After a night of hard drinking, street meat can be a lifesaver. But in the morning, we hope the liquor is the reason you’re bent over the toilet, not the suspect hot dog you chowed down on. So how do you safely beat the spins without getting food poisoning?
We don’t want you to follow the rules (never!) but your street meat vendor should. Keep an eye out if the cart isn’t following basic practices, a real red flag that should convince you to walk away. Does the cart offer mayo or cheese with their condiments? They’re considered “hazardous dairy products” when not refrigerated. Is anything other than pre-cooked meats offered (such as chicken and hamburgers)? That can be dangerous, too. If the cart owner is ignoring such basic rules, we shudder to think what bigger violations are going on.
At the end of the day, it is all about using your good judgement. According to representatives of the City of Toronto, whether you’re buying food from a mobile stand or a restaurant, they’re all considered a commercial business, or “food premises.” The same inspections and standards apply to them all. So you shouldn’t feel less safe buying from a cart than a restaurant.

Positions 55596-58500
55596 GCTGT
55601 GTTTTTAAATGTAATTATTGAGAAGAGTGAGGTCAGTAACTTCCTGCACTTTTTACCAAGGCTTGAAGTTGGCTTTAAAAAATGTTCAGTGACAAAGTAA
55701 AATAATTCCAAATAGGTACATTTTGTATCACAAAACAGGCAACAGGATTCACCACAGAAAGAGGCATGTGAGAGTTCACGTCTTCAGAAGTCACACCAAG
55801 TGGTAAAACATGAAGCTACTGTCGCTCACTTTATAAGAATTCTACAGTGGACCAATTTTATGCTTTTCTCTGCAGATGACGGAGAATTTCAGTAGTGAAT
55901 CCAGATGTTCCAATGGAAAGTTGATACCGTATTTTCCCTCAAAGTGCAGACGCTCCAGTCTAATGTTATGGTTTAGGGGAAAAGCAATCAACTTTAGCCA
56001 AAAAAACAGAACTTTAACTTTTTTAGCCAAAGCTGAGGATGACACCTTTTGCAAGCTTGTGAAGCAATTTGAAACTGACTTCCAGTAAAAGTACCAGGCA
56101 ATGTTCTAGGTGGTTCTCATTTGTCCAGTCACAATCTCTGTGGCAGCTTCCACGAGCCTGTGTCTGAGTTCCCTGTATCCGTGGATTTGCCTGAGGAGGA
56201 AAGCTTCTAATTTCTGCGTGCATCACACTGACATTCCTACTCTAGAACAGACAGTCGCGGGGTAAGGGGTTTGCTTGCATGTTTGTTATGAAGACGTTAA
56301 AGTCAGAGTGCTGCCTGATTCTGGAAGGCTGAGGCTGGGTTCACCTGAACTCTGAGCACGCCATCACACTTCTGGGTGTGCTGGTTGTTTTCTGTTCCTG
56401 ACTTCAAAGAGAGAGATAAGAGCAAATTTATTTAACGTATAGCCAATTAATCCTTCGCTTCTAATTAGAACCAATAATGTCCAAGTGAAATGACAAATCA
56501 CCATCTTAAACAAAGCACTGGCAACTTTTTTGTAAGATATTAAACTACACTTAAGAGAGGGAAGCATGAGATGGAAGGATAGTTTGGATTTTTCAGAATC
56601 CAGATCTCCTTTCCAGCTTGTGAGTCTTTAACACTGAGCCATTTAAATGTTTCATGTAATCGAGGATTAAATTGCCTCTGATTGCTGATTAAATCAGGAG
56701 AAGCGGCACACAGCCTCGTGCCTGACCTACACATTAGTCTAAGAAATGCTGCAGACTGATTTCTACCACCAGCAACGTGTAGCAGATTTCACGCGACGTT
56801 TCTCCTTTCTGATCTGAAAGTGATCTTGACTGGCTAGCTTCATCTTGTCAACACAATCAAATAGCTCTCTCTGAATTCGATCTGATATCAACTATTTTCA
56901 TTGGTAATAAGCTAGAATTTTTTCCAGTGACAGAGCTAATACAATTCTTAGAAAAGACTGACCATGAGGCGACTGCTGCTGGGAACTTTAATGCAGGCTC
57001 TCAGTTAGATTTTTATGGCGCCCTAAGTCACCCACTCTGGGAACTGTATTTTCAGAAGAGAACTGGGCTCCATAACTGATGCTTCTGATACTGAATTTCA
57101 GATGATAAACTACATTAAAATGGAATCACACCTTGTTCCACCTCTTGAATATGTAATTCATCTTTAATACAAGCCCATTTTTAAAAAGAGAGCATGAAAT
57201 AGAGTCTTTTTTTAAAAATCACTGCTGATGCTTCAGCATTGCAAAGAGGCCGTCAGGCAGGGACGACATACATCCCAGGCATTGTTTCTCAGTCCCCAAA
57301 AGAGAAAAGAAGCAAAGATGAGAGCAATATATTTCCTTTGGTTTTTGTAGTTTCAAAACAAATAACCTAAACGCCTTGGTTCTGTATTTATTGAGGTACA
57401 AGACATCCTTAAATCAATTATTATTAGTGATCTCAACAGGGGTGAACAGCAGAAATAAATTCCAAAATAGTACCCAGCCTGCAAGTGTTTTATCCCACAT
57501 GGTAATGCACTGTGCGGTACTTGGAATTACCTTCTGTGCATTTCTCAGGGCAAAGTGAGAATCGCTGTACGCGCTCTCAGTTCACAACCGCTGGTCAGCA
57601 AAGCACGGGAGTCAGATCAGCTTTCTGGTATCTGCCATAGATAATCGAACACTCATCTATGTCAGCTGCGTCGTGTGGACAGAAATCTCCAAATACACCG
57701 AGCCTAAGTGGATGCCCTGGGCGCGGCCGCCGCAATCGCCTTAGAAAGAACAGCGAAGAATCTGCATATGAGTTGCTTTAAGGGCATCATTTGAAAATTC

You can always catch someone on a bad day, though, and without four walls protecting the food like in a restaurant, a food stand may be more vulnerable to problems. Look for any health hazards that you wouldn’t want in your home – issues like mold and pests.
There’s actually a downside to the regulations we’re talking about. Because food carts are so restricted in what they can make and offer, it’s actually holding back our city from having a great food cart scene. Vendors can’t make anything at home, it all needs to be store bought. And with such creative and talented cooks in Toronto, we could certainly come up with something more creative and delicious than pre-cooked meats. For now, though, it seems like it’s safety first.
So have no (or at least very little) fear when indulging in your 3am sausage. And then go to bed. Good luck with that hangover.